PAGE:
As more high-end Android tablets hit the market, the prices can be pretty overwhelming (I'm talking to you, Motorola XOOM). While it doesn't sport cutting-edge specs, the 7" Barnes & Noble Nook Color has been taken on as a pet project by many in the development community (even running a mostly stable port of the Honeycomb SDK preview), and can be turned into a solid $250 tablet. Now, if you act quickly, you can change that to a $200 tablet when you snatch it up from the manufacturer's eBay account.
That's right, folks. Sending in your XOOM to Motorola while it's rooted will get it sent right back. Motorola will not provide 4G LTE upgrades to XOOM devices that have been rooted, plain and simple.
A forum moderator in the same Motorola support thread indicates that it's not quite as hard-line as the first responder indicated, and that your XOOM simply must be stock in terms of software functionality when Motorola receives it.
If you caught our review of Thumb Keyboard last month, you'll know the gist of this clever keyboard app that aims to make two-thumbed typing a breeze. It's a novel (and potentially very useful) tool for a phone, but with recent updates that have accentuated the tablet layouts, this has now become my keyboard of choice on large tablet screens, and is a potential game-changer in the new slate arena.
On phones, trace keyboards like Swype and SlideIt are extremely hard to beat in the speed department (world texting records seem to be broken on a regular basis with Swype), but on the wider tablet screen, tracing suddenly becomes much less convenient.
Sure, you've already spent hours salivating over the Motorola XOOM, checked out some apps built for Android 3.0, and even played with the Honeycomb emulator, but obviously, the one thing you've really been longing for is the XOOM's user guide.
Thanks to Droid Life, you can now sift through that clumsy collection of instructions you never would have read otherwise. Nonetheless, go ahead and download the guide if you so desire; we didn't discover anything previously unknown during our preliminary reading, but who knows - something new and exciting could be contained within!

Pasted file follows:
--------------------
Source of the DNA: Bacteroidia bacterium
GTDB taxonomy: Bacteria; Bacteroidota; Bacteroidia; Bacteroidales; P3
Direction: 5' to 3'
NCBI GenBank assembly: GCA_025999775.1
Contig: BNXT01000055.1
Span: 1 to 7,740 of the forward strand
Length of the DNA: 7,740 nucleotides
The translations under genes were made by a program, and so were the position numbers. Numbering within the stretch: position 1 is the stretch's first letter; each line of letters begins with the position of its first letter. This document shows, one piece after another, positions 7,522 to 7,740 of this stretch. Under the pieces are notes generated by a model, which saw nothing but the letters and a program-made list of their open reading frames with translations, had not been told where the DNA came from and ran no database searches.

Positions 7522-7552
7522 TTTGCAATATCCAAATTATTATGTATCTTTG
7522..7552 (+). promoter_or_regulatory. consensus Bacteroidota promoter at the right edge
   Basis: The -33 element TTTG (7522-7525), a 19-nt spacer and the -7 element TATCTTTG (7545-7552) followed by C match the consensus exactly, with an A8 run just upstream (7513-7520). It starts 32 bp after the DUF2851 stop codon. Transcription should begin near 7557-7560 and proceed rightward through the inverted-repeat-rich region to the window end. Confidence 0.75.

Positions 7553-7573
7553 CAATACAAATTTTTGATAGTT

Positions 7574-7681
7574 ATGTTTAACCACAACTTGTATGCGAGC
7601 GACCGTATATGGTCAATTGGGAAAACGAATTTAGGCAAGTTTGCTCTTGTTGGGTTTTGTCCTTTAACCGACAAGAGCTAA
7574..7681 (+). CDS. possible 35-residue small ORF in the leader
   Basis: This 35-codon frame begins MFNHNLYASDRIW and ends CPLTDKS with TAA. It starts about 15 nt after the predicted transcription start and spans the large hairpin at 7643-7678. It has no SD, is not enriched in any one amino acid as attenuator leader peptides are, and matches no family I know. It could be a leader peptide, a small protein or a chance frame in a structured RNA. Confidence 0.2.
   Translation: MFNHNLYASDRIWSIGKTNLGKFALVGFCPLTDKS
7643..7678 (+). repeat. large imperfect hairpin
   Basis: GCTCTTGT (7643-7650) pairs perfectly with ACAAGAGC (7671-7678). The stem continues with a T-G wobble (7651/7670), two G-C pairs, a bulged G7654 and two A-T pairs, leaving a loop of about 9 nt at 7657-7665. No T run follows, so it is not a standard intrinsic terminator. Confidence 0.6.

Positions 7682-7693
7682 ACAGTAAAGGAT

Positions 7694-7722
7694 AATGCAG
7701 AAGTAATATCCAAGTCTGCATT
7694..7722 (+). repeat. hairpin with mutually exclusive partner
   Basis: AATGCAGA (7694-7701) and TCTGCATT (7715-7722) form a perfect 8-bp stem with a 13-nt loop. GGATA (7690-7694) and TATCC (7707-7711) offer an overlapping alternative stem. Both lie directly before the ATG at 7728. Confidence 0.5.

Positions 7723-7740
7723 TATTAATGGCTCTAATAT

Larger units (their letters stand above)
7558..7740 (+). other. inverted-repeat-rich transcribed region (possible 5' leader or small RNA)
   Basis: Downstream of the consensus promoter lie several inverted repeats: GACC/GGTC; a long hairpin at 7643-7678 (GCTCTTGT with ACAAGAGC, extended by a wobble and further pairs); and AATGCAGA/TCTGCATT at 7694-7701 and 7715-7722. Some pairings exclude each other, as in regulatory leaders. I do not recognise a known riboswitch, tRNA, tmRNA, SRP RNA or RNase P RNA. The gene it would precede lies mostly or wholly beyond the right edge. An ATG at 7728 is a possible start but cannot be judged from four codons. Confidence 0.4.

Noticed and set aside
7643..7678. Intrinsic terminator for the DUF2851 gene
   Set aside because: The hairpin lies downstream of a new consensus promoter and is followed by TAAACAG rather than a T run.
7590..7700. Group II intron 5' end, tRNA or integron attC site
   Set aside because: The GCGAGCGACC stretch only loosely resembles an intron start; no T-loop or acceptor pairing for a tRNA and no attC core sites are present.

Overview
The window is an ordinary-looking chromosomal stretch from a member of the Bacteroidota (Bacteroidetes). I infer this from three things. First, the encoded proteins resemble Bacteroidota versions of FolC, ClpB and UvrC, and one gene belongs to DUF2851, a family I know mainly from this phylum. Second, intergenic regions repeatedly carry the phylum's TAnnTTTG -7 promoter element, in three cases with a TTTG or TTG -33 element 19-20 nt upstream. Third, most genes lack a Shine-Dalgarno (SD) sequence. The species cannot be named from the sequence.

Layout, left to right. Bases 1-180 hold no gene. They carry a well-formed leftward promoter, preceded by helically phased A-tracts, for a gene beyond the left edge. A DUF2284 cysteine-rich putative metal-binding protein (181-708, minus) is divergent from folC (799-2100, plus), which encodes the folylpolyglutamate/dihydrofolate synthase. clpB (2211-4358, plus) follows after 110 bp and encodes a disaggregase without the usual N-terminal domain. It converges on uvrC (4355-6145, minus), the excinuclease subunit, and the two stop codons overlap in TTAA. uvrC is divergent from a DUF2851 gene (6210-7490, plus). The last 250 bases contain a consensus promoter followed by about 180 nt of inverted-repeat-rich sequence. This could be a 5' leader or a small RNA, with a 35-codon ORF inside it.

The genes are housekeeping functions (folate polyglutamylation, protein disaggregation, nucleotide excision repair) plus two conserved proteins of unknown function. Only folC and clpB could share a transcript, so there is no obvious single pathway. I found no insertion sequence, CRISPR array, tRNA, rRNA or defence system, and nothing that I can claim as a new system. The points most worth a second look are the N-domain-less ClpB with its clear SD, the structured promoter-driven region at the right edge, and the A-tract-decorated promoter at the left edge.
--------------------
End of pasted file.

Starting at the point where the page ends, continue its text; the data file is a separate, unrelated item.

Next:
For those of us who regularly encounter a blizzard of emails, Gmail's Priority Inbox is a godsend. Previously exclusive to the desktop and Android devices, Priority Inbox has been expanded to support any HTML5-capable mobile web browser.
The process is simple. First, you have to have Priority Inbox set up for your email account (if you haven't already done so). Once this is done, load up your compatible mobile web browser and waddle on over to gmail.com.
The secret to unlocking the Super Bowl level inside Angry Birds has been hatched by zblanco4, a user over at the Angry Birds Nest, with a little clue to guide the way. Just as Rovio promised, the clue was planted in the Rio ad during Super Bowl - check it out below:
Detailed instructions have been left behind for the rest of us to join in on the fun. The requirements?
1. They can create an additional line on the account, then allow the first line to be pulled out - thereby cancelled. While doing so would allow you to maintain your account, you'd lose number history and would incur an ETF.
Facebook for Android has been notoriously slow to release updates and features in general, and last night's update reaffirmed that the app is nowhere near the top of Facebook's priority list. The Deals feature has been available on iOS since early November of 2010, only reaching Android almost 3 months later. According to the changelog, the Deals functionality is the only addition to the app, so let's take a quick look at how exactly you are going to find said deals.
If you are a developer, you will want to fire up SDK Manager right now and perform an update. Besides the Honeycomb SDK preview that we'll talk about separately, Google also unleashed the next version of Android Development Tools, or simply ADT, for Eclipse as well as SDK Tools r9. I've been using ADT versions 9.0.0 preview 1, 2, and 3 for a number of weeks now, and I can tell you that 9.0.0 is a huge step up to where a serious set of development tools needs to be.
One thing we never grow tired of on Android is the myriad selection of apps available for use in a particular purpose. Be it text messaging, music listening, or file transfers, there's always a solid grouping of well-made apps to choose from. But whose app fits your needs best? Three of us here at Android Police are going to give you our personal favorites in an ongoing rundown series. We'll give you our picks in a wide variety of areas - from home screens to instant messaging.